This does not affect my opinion of the book or the content of my review.
There is a feeling I get reading a well-written Sci-Fi of which this one would count in that category. In the beginning, its the sensation one gets of being off-kelter that comes from entering a new and creative world when everything feels strange and different. Not only does this story offer a people group that is vastly different from humans, it also has a tight and authentic military essence underlying the plot. Now I don’t want to mislead by that and make folks think it is non-stop action stuff because that is not really the pace or tone of much of the story. This one is about connecting and communication and the conflict comes from cross-purpose.
The story opens with Marc Staille and his trusted sniper rifle that he affectionately calls Mat along with the rest of Marc’s sniper team placed forward of the mission’s main body so as to provide protection from the wilder and aggressive animal species on the planet they have come to explore. Marc is really good at what he does. He’s studied the hostiles and he’s found a good position to both observe, take out any aggressors and defend his position which is good because the tawnies- large furry big cat like creatures- are moving up the valley to act against his team.
Marc takes action and drops several of the tawnies. But while he has been stalking the prey from his position, he has become prey himself. A large tawnie attacks from behind. Marc is holding his own, but some sort of pheromone release sends him to his knees. Inexplicably, the tawny spares him, takes him prisoner and Marc comes to the sickening realization that the ‘creatures’ are really sentient beings that were acting to defend their homes against the aggressors.
Hamm, a furr, is appalled at the loss of his whole team and is amazed to learn the little human and his death stick are responsible. Hamm wants to end the hostilities that will only see more deaths on both sides, but first he had to capture one of the humans and question him. Hamm’s people are ambivalent and some even hostile about his plan and he himself is sent reeling by his reaction to his captive. Once communication has been established, he is hopeful on more than one level, but naturally it just isn’t that easy.
I found the rhythm of this story and the focus on small scene personal interaction against the bigger backdrop of hostility and danger between the races something that I really enjoyed. The growing connection and understanding between Hamm and Marc just captivated me. They are from two different alien races, but recognize fundamentally they are the same in that they’re both soldiers.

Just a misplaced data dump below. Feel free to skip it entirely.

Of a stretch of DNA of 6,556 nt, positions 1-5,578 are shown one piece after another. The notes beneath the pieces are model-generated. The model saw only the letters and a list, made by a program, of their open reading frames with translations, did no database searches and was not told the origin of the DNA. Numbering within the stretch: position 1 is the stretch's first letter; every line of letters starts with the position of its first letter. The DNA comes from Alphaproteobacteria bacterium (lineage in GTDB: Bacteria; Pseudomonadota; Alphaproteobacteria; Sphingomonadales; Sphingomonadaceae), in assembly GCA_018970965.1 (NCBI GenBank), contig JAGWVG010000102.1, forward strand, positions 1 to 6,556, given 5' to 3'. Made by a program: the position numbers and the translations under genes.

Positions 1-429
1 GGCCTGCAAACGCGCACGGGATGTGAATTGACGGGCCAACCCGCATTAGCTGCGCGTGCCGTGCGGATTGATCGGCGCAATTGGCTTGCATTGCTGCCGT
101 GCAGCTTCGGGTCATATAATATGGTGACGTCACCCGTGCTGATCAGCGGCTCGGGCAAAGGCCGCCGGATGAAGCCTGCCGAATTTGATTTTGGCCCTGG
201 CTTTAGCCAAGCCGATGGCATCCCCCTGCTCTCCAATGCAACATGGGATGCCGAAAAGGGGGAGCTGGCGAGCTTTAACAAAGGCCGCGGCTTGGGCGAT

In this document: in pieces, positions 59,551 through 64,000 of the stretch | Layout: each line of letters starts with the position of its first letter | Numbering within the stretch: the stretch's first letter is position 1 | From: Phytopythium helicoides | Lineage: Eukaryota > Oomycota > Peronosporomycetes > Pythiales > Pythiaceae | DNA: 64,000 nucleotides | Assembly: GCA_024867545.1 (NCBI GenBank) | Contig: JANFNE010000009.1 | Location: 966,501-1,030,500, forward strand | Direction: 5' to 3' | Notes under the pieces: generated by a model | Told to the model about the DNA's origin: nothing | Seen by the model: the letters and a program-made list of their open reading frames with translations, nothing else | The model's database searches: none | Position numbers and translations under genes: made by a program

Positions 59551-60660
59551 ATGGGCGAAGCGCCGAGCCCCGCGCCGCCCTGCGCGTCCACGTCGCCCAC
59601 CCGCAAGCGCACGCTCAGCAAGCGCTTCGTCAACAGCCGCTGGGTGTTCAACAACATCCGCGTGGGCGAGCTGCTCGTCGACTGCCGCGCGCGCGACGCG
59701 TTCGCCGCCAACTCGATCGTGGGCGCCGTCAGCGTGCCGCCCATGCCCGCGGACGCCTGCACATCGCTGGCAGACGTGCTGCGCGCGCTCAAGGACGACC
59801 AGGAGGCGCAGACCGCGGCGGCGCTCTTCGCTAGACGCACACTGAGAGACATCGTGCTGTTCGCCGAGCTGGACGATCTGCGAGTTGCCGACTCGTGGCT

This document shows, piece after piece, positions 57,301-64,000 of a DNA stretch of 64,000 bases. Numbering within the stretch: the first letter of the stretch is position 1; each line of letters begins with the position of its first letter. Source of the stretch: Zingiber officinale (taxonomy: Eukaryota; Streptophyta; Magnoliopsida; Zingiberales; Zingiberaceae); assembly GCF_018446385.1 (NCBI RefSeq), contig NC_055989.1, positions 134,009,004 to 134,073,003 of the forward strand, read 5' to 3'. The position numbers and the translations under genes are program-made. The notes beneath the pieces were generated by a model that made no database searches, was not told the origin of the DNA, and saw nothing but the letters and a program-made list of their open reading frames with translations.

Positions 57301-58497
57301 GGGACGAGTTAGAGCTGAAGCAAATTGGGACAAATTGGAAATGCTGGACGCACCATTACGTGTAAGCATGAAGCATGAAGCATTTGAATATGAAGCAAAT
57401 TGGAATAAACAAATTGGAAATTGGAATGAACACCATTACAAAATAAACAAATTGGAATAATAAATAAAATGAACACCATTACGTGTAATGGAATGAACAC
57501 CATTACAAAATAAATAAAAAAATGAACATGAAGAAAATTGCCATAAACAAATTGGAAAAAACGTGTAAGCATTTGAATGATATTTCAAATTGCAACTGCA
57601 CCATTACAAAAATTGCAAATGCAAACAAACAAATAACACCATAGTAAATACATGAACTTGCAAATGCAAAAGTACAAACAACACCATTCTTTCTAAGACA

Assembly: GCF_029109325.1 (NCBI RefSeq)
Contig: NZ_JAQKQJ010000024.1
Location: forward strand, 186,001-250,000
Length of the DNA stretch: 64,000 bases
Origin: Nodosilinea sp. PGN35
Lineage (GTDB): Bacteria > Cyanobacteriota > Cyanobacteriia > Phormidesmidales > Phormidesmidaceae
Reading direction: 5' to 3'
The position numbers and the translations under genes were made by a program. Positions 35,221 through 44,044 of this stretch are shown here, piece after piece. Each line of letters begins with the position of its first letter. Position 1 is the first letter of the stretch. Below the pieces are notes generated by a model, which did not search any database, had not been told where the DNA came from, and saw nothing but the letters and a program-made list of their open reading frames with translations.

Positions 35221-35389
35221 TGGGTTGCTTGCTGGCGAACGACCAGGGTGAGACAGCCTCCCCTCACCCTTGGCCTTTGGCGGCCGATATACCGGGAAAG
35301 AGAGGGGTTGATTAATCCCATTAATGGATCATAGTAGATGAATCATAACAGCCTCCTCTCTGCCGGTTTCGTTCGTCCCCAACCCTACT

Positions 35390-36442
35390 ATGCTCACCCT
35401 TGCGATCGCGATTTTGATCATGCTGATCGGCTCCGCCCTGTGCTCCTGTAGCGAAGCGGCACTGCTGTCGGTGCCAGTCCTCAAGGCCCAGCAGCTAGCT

What I also observed as I read was that I didn’t have to strain to believe that Marc was a soldier. He cracked me up near the end when he observed how the other humans were handling negotiations and how he as a soldier viewed it all.
I felt like Marc’s relationship with his rifle is symbolic of his growth through the story. At first, he is attached and near heartbroken when the furrs take Mat away from him and then later when he feels betrayed by Hamm, Matt is the first thing he wants back to restore himself. But then in the end, Hamm returns Mat and Marc makes a huge decision and it involves holding onto Mat or letting go.
When it comes to poor Hamm, he was thrown off his game from almost the moment he makes contact with Marc. Hamm was angry over the loss of his men and confused about his attraction to the human and desire to protect him from his own people. He finds himself placing his leadership position in jeopardy because of Marc.
This is not one of those scorching hot romances even though attraction is at the core of the story. Hamm and Marc’s relationship progressed cautiously making it more genuine to me. They mistrusted and even had angry feelings so it would have felt weird for them to just chuck it all and declare love. So yes, nicely done!
The only thing that niggled was the denouement. I wanted a bit more detail of what happens next. There is a wonderful epilogue scene between Hamm and Marc on a personal level, but the overall picture including their future (other than as a couple) is left vague and shadowy other than just a few lines.
In the end, I was enthralled by the story and look forward to more by this author. It is my humble opinion that those who enjoy m/m Sci-Fi Romance will really appreciate this story.
Thank you to Net Galley for sending along this book for review purposes.
Latest posts by Sophia Rose (see all)
- Review: The Bookstore on the Beach by Brenda Novak - April 8, 2021
- Review: Shelter Mountain by Robyn Carr - April 6, 2021
- Review: Emerald Blaze by Ilona Andrews - April 5, 2021
- Review: Betwixt by Darynda Jones - April 4, 2021
- Review: The Jackal by J.R. Ward - March 22, 2021